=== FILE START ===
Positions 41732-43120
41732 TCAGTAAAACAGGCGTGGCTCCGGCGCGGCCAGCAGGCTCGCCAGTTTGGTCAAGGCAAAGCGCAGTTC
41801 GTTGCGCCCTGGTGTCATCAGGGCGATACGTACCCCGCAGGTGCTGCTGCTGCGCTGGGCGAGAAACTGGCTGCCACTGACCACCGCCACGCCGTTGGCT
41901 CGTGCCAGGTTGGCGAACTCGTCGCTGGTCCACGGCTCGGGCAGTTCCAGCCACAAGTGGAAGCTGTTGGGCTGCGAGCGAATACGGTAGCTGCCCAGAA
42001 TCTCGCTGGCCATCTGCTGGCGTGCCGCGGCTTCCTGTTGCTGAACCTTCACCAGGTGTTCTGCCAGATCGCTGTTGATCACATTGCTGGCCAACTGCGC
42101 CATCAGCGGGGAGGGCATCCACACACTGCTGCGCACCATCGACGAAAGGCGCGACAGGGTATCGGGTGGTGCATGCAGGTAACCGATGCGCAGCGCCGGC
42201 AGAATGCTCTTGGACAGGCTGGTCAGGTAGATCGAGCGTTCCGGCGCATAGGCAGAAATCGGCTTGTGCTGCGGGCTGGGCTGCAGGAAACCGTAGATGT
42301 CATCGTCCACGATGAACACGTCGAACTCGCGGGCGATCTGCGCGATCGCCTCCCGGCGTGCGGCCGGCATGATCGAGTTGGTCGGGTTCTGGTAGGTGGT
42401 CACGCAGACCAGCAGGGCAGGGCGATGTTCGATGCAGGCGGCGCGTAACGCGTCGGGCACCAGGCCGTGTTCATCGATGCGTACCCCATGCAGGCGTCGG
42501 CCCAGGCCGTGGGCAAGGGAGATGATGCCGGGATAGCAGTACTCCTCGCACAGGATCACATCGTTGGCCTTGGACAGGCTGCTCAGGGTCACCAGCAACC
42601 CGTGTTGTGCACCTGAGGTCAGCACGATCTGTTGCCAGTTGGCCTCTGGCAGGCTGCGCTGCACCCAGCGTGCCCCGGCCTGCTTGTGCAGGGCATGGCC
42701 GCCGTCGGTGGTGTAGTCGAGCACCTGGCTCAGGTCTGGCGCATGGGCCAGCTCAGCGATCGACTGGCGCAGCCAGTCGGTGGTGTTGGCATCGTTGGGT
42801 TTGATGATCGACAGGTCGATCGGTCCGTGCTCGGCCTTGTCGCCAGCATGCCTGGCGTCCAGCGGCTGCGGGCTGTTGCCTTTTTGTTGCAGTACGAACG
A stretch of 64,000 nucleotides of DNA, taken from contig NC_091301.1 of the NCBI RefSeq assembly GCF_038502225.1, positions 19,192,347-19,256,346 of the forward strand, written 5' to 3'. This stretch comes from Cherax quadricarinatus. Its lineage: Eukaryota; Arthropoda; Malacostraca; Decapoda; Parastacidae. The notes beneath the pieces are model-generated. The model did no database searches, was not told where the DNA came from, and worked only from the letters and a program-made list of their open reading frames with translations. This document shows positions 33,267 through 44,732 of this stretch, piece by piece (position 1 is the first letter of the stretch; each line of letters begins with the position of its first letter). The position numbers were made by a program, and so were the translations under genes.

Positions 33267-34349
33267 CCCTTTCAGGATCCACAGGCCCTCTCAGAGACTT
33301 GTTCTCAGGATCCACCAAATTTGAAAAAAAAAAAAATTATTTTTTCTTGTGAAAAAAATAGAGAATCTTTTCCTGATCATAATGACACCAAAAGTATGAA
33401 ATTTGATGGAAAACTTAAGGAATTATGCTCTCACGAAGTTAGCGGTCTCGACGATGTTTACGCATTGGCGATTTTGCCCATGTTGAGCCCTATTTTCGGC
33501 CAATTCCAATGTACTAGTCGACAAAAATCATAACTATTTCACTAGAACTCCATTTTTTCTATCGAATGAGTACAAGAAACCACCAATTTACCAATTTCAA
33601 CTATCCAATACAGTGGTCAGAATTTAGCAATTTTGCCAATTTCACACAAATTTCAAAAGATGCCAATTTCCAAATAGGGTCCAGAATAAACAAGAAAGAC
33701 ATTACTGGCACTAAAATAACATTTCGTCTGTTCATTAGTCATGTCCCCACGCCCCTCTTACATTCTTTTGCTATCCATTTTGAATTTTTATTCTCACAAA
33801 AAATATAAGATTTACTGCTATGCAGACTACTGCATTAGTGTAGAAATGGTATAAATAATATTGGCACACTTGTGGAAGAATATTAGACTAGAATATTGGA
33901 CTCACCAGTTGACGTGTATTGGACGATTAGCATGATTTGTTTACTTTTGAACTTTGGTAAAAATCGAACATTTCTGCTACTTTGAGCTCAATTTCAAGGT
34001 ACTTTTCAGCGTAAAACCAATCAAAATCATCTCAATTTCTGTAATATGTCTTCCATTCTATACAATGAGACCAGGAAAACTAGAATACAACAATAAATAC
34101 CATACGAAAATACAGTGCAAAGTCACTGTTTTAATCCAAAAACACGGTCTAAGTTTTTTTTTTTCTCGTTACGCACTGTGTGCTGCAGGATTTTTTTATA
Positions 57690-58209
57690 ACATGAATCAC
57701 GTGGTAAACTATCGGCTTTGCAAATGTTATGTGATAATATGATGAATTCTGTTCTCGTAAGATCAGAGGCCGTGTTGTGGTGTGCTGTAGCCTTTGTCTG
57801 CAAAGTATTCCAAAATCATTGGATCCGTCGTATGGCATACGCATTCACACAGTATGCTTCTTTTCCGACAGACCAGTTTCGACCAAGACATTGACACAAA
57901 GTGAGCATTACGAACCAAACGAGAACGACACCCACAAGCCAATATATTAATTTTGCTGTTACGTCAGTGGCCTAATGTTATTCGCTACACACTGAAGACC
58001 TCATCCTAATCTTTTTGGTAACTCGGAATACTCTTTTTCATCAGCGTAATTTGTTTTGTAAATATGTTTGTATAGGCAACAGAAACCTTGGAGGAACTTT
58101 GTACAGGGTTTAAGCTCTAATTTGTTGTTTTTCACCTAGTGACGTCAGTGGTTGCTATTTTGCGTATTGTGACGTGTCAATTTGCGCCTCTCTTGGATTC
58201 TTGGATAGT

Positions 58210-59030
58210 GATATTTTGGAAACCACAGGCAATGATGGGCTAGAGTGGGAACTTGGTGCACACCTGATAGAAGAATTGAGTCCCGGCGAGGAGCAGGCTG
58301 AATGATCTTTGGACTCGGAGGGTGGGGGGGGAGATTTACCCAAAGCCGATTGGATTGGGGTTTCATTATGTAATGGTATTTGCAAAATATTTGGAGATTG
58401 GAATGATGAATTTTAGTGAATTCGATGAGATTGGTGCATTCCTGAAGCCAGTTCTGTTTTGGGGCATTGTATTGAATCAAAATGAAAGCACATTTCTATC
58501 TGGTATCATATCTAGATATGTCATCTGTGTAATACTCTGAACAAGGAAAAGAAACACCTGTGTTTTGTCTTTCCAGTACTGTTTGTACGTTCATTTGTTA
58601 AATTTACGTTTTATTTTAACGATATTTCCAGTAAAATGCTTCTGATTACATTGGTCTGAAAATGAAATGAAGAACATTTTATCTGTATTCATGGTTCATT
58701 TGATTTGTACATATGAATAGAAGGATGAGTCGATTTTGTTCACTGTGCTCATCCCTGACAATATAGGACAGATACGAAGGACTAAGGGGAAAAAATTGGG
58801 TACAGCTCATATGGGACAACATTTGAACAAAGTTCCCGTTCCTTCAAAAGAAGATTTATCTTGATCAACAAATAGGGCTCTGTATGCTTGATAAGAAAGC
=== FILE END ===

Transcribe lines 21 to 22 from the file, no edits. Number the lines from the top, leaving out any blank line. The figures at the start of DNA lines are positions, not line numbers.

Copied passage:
33701 ATTACTGGCACTAAAATAACATTTCGTCTGTTCATTAGTCATGTCCCCACGCCCCTCTTACATTCTTTTGCTATCCATTTTGAATTTTTATTCTCACAAA
33801 AAATATAAGATTTACTGCTATGCAGACTACTGCATTAGTGTAGAAATGGTATAAATAATATTGGCACACTTGTGGAAGAATATTAGACTAGAATATTGGA